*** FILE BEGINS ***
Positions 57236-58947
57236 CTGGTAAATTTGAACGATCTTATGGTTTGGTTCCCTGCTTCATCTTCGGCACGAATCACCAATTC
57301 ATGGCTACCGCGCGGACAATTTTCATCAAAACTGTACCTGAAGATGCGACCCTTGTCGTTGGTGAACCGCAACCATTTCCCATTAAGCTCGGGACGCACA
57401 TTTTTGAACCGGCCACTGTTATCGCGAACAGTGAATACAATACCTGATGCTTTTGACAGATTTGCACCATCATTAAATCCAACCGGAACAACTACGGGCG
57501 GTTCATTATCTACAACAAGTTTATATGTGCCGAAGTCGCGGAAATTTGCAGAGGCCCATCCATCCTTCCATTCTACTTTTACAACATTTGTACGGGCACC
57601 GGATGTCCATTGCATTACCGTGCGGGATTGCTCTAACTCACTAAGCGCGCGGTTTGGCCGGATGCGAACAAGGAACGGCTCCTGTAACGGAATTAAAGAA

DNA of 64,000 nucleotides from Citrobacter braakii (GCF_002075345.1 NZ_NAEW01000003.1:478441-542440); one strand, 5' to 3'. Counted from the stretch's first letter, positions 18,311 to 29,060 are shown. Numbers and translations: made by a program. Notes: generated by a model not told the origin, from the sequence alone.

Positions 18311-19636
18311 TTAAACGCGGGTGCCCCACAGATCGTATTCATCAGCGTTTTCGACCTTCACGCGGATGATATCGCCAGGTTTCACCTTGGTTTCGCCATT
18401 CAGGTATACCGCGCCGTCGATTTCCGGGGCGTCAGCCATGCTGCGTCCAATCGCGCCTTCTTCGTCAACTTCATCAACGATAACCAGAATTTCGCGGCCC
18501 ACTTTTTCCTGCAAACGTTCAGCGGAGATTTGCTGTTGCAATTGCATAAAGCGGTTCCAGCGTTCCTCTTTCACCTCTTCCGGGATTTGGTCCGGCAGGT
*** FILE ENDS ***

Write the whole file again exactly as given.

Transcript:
Positions 57236-58947
57236 CTGGTAAATTTGAACGATCTTATGGTTTGGTTCCCTGCTTCATCTTCGGCACGAATCACCAATTC
57301 ATGGCTACCGCGCGGACAATTTTCATCAAAACTGTACCTGAAGATGCGACCCTTGTCGTTGGTGAACCGCAACCATTTCCCATTAAGCTCGGGACGCACA
57401 TTTTTGAACCGGCCACTGTTATCGCGAACAGTGAATACAATACCTGATGCTTTTGACAGATTTGCACCATCATTAAATCCAACCGGAACAACTACGGGCG
57501 GTTCATTATCTACAACAAGTTTATATGTGCCGAAGTCGCGGAAATTTGCAGAGGCCCATCCATCCTTCCATTCTACTTTTACAACATTTGTACGGGCACC
57601 GGATGTCCATTGCATTACCGTGCGGGATTGCTCTAACTCACTAAGCGCGCGGTTTGGCCGGATGCGAACAAGGAACGGCTCCTGTAACGGAATTAAAGAA

DNA of 64,000 nucleotides from Citrobacter braakii (GCF_002075345.1 NZ_NAEW01000003.1:478441-542440); one strand, 5' to 3'. Counted from the stretch's first letter, positions 18,311 to 29,060 are shown. Numbers and translations: made by a program. Notes: generated by a model not told the origin, from the sequence alone.

Positions 18311-19636
18311 TTAAACGCGGGTGCCCCACAGATCGTATTCATCAGCGTTTTCGACCTTCACGCGGATGATATCGCCAGGTTTCACCTTGGTTTCGCCATT
18401 CAGGTATACCGCGCCGTCGATTTCCGGGGCGTCAGCCATGCTGCGTCCAATCGCGCCTTCTTCGTCAACTTCATCAACGATAACCAGAATTTCGCGGCCC
18501 ACTTTTTCCTGCAAACGTTCAGCGGAGATTTGCTGTTGCAATTGCATAAAGCGGTTCCAGCGTTCCTCTTTCACCTCTTCCGGGATTTGGTCCGGCAGGT